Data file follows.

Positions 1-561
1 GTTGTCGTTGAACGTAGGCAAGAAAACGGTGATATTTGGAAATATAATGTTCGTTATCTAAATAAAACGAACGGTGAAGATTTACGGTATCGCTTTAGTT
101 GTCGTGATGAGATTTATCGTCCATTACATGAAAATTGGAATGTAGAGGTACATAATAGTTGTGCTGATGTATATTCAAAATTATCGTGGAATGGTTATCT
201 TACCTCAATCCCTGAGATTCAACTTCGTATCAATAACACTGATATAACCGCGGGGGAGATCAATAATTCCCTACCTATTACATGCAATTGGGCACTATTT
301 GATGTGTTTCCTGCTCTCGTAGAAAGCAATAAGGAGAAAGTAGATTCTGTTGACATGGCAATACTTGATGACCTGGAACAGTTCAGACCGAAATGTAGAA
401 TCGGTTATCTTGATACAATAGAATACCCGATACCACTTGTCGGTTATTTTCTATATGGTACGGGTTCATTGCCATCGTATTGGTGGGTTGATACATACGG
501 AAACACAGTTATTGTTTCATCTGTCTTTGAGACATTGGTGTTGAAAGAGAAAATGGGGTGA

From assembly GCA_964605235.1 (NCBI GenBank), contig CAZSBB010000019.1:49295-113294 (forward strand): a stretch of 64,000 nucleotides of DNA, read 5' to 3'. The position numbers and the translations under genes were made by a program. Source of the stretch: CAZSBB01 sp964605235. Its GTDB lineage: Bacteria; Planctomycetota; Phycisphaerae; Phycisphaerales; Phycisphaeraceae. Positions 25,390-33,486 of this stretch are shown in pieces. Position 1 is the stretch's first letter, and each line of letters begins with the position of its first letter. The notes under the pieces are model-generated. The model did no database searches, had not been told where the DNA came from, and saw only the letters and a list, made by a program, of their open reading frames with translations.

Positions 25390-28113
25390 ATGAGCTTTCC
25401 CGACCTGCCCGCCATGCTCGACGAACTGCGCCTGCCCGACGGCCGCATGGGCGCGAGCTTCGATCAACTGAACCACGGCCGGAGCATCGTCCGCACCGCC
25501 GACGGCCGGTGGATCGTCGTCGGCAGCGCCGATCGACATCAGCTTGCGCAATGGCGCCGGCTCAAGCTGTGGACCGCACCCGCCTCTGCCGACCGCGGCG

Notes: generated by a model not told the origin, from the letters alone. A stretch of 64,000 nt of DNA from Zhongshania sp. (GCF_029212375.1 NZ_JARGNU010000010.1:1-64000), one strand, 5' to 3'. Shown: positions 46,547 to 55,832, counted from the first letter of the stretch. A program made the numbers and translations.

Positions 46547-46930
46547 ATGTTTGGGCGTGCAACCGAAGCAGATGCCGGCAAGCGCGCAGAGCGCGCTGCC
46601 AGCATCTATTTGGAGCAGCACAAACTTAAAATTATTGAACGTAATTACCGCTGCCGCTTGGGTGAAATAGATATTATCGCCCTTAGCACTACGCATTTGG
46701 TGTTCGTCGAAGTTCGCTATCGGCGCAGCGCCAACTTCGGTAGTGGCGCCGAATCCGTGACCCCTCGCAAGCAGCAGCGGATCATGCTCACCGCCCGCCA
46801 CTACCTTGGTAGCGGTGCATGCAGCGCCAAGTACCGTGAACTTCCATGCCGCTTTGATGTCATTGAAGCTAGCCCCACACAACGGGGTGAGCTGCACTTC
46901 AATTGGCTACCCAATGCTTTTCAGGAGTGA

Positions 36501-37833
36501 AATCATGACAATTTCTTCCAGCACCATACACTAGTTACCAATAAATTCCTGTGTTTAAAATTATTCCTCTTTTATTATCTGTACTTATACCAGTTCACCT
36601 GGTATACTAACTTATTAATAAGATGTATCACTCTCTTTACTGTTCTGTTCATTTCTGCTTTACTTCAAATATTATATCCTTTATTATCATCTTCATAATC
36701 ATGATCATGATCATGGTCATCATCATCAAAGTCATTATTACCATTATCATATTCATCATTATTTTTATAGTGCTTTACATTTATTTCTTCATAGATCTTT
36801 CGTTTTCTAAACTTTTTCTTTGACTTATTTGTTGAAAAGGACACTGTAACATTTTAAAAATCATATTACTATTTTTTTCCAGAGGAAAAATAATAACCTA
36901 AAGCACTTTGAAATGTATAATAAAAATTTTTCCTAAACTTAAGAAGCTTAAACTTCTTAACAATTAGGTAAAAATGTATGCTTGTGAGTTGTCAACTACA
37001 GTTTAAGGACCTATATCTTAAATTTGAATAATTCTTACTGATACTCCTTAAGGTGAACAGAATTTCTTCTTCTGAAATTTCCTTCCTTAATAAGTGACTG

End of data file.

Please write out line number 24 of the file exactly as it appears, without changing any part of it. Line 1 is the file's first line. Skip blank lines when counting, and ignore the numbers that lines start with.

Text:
36801 CGTTTTCTAAACTTTTTCTTTGACTTATTTGTTGAAAAGGACACTGTAACATTTTAAAAATCATATTACTATTTTTTTCCAGAGGAAAAATAATAACCTA